In our hypothetical situation, if we found a large enough `x` in `arr`, and after iterating through the nested loops, we could possibly have the DP table `f` showing `f[i][11] = True`, indicating we can satisfy both customers. But since in our actual case `x` is `1` and cannot satisfy either customer's quantity demand of `2`, the final state `f[-1][-1]` stays `False`.

Thus, the return value for our example will be `False`, indicating that it's not possible to distribute the numbers in `nums` to satisfy the quantities in `quantity`.

In summary, our example input `nums = [1, 2, 3, 4]` and `quantity = [2, 2]` does not satisfy the conditions for the customersโ orders since no integer in `nums` is available in sufficient quantity to fulfill a `quantity` of `2`.

## Python Solution

``````1from collections import Counter
2
3class Solution:
4    def canDistribute(self, nums: List[int], quantity: List[int]) -> bool:
5        # The number of customers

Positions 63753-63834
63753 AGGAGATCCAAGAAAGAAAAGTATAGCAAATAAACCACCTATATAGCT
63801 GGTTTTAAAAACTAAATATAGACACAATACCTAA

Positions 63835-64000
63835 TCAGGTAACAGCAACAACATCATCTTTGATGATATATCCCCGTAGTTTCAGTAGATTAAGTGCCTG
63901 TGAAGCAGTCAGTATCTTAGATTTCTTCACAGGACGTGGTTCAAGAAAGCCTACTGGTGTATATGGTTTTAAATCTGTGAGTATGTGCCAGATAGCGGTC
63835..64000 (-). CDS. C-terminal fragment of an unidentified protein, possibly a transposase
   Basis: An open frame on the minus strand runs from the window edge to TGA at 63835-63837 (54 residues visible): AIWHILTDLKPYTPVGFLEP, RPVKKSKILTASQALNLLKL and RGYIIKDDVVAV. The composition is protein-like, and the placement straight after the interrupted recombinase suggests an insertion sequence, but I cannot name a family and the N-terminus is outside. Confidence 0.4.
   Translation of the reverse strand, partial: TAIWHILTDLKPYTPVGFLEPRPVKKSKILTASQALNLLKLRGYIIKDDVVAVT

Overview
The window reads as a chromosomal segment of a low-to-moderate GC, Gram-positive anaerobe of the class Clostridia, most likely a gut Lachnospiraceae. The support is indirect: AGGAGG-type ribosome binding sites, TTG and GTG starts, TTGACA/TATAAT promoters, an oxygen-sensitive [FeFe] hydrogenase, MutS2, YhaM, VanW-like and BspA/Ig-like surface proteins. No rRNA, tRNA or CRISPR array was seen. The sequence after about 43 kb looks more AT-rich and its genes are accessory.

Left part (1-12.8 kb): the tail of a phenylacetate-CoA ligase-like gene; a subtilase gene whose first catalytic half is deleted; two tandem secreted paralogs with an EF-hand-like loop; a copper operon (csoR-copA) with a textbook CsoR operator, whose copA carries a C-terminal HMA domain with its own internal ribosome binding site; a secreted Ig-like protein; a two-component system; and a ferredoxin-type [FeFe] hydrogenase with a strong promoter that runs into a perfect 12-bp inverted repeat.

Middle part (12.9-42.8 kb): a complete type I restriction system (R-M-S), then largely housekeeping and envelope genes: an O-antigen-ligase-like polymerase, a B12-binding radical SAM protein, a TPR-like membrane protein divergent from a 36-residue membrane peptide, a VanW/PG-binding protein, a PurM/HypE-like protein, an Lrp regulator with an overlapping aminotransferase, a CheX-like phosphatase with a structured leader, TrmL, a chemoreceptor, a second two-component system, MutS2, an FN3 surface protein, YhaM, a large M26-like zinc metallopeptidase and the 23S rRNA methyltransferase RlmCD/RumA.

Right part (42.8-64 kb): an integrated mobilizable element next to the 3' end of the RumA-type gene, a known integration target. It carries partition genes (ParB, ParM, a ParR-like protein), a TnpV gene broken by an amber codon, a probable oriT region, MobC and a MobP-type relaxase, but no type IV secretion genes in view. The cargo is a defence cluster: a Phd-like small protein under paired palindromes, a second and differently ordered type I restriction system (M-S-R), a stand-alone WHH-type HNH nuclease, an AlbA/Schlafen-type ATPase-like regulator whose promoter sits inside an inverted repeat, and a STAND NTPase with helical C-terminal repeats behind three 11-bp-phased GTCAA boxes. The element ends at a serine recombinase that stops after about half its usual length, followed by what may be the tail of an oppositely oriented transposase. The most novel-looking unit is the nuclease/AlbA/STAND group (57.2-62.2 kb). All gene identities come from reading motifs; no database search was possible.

6        num_customers = len(quantity)
7
8        # Precompute the sums of all subsets of 'quantity'
9        subset_sums = [0] * (1 << num_customers)
10        for i in range(1, 1 << num_customers):
11            for j in range(num_customers):
12                if i >> j & 1:
13                    subset_sums[i] = subset_sums[i ^ (1 << j)] + quantity[j]
14                    break
15
16        # Counts of each distinct number in 'nums'
17        count = Counter(nums)
18        counts = list(count.values())
19        num_counts = len(counts)
20
21        # Dynamic programming table
22        # f[i][j] represents whether the first i+1 distinct numbers can fulfill
23        # the orders represented by binary state j